It's a common truism that history is often written by the victors, but it is equally true that the actual story is more complicated. One of the most poignant examples of this is the "discovery" of the new world by Christopher Columbus.
So today I am super excited to have author Andrew Rowen back on the podcast. Andrew caught our attention back in 2017 for his book encounters, "Unforeseen 1492 Retold", which rather than another single sided story is a bicultural retelling that portrays the life stories of both Columbus and the Taíno chieftains from their youth to their encounters during the invasions of 1492.
Andrew is back to talk about the sequel "Columbus and Caonabó 1493 to 1498 Retold". In this episode, we explore Andrew's rationale for producing a bicultural series of novels and choosing historical fiction over historical nonfiction in order to bring to life the context thought processes and perspectives of people present at the time in the 15th century.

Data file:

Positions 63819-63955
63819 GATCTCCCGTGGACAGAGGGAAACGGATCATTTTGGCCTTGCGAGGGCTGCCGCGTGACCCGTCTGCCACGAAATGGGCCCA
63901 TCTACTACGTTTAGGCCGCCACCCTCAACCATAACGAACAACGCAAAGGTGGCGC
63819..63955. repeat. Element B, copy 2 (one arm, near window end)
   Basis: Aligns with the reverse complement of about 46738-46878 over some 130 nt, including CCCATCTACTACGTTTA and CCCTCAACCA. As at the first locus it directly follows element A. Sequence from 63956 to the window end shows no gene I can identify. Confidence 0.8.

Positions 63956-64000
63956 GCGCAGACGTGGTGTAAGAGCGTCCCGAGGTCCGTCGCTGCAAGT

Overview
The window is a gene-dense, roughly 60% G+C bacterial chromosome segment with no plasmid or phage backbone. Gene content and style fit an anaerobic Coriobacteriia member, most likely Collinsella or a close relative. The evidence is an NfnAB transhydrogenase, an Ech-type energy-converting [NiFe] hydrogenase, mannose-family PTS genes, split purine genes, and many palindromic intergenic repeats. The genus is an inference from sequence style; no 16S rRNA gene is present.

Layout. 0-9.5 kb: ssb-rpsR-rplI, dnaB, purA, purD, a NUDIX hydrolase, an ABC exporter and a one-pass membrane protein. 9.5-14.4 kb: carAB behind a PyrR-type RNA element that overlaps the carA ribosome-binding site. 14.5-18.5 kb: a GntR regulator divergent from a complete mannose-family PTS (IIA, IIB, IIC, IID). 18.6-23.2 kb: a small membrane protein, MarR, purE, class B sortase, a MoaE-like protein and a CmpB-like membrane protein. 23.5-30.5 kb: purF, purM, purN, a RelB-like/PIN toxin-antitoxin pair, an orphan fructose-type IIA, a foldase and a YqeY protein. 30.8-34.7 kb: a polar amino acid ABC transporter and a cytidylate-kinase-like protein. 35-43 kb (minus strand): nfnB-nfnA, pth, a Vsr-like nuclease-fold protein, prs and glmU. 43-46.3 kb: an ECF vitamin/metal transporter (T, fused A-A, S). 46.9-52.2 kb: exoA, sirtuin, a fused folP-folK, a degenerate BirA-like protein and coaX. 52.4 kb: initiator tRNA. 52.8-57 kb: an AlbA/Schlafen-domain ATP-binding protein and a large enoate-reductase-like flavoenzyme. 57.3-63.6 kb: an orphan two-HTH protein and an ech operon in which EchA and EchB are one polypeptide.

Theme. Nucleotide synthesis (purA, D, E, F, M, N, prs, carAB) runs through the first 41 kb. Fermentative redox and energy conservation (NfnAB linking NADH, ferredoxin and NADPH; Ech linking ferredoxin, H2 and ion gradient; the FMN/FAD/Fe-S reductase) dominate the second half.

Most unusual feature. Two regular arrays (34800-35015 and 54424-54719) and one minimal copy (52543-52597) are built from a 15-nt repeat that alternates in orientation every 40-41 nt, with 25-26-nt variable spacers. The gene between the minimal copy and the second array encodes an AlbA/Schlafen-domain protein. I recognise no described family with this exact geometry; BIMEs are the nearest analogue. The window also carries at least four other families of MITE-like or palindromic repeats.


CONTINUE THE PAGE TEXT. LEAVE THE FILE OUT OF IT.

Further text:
This also meant writing in a way that doesn't prescribe how events would turn out because of course, folks in the 15th century had no idea what was going to happen. The 1493 to 1498 epoch also entailed some of the most challenging aspects to explore such as the growing discontent between Taíno chieftans and Spaniards, Columbus' continual insistence on enslavement, the role of disease and sickness in cross-cultural encounters and the political machinations of queen Isabella and king Ferdinand. This episode has a bit of everything, you know, whether you're interested in the world of the 15th century and, or you're curious about the process of writing historical fiction, including how to do archival and on-site research and do character development in ways that make sense with the research that you're finding and the challenges of telling bicultural histories in respectful and honest ways.
Production: Adam Gamwell
Editing: Craig Stanton
Music: Crackle and Chop, Epidemic Sounds